Apraxia Monday: Summer Re-run Series-“You Just Gotta Practice!”

By Leslie Lindsay 48e07-kids_stars_cartoon

This is one of my favorite apraxia memories. Read on and find out why:

Apraxia…You just gotta practice!”

By Leslie Lindsay

I am thrilled to have the opportunity to be a guest blogger on Haley’s blog, “Say What, Y’all?” Not only do I love the title of her blog, being a former Missourian myself, but I can totally relate to having said this euphemism so many times in my “career” of being an “apraxia mom.”

You won’t soon forget her. The red hair and blue eyes the size of saucers will linger in your memory. So, too will the fact that she is as fire-y and energetic as that copper hair that cascades down her back, framing her freckled face with possibility.

And when you hear her speak, you may have an inkling that she once suffered from moderate to severe childhood apraxia of speech (CAS), or you may be none the wiser. Although Kate is a bright, creative, and eager soon-to-be 2nd grader, she has overcome a road block most of us never have to deal with: a struggle to communicate expressively.

I won’t bore you with the early days of suspicion and diagnosis and our first experiences with an SLP, but I will give you just a teensy bit of background: Kate didn’t say much of anything—expect a friendly “hi”—for the first 2 ½ years of her life. She was diagnosed with CAS at that time and began an extensive speech therapy regime 2-3 times a week for about 2+ years. She is speaking just fine now—with a few minor backslides here and there.WP_20131103_008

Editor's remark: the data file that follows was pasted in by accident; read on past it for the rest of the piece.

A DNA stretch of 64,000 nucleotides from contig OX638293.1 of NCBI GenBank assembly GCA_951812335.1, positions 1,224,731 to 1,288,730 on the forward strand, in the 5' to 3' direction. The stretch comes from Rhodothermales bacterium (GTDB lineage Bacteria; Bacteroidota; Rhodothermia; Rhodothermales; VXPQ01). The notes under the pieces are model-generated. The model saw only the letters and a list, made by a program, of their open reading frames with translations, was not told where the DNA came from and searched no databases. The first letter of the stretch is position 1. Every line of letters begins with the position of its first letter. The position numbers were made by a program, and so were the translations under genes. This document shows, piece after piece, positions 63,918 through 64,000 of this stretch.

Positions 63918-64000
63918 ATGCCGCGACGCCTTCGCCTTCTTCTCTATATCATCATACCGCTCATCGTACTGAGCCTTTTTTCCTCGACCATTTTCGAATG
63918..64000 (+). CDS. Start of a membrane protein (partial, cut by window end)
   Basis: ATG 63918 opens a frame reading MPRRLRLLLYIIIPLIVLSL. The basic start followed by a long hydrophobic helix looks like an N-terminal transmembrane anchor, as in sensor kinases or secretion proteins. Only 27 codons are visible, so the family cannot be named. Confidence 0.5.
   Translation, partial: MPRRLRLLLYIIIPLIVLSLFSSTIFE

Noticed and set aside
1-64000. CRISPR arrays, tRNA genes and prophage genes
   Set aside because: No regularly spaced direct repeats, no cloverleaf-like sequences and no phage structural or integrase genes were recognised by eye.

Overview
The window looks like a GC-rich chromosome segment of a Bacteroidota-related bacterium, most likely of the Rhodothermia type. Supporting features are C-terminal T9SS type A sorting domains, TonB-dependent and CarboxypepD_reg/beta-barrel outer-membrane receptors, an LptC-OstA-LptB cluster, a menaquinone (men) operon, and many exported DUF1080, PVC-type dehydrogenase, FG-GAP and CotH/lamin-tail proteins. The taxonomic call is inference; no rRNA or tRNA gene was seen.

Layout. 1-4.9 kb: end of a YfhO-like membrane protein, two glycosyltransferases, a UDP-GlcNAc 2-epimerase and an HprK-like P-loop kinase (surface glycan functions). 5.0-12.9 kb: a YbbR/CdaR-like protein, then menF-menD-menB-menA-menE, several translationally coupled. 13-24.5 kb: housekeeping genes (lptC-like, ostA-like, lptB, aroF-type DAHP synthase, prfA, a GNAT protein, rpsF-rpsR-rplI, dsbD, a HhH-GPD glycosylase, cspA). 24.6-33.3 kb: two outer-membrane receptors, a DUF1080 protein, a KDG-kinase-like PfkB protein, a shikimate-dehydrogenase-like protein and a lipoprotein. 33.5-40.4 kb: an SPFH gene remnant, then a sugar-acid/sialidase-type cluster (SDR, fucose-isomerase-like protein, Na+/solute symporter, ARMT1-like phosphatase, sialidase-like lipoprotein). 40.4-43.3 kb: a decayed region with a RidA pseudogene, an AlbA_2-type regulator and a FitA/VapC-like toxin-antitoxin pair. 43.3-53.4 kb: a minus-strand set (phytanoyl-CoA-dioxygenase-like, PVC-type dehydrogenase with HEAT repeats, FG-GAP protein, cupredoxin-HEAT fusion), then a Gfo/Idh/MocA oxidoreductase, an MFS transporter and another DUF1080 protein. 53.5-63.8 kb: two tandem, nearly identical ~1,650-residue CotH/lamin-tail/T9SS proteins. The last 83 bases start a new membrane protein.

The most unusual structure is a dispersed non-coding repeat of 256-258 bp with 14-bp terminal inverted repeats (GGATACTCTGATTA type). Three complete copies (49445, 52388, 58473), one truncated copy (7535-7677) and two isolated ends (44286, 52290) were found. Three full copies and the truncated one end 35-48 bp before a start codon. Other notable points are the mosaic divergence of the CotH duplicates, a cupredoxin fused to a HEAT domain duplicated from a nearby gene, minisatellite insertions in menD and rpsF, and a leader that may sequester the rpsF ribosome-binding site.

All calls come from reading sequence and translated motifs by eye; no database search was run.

When I was in the midst of writing, “Speaking of Apraxia: A Parent’s Guide to Childhood Apraxia of Speech,” (Woodbine House, March 2012), I developed and facilitated a small parent education group called “Small Talk: All About Apraxia” in the Chicagoland suburbs. I wanted to connect with other parents also walking the apraxia path, hear their ideas and dilemmas, and facilitate their journey. On one occasion, I brought Kate along. Actually, she asked to join me!

“Mom, can I go to your [a]praxia group?” She inquired one afternoon.

I shrugged and bit the inside of my cheek, “Well, I guess so.” I replied. “But it might be a little boring for you…a bunch of mommies talking about apraxia…”

“I don’t care. I want to hear what you’re talking about,” she replied.

And so she came. But, beforehand, I asked her to think about what she might say to these parents. She pondered that a moment and then rushed off to her room where she sat at her desk drafting out a speech. She presented it to me just before we headed out that evening. It read:

“I have upraxea [apraxia]. It is not seryous [serious]. All you have to do is practis [practice] your words more. Don’t wory [worry]. Your kids will be ok.”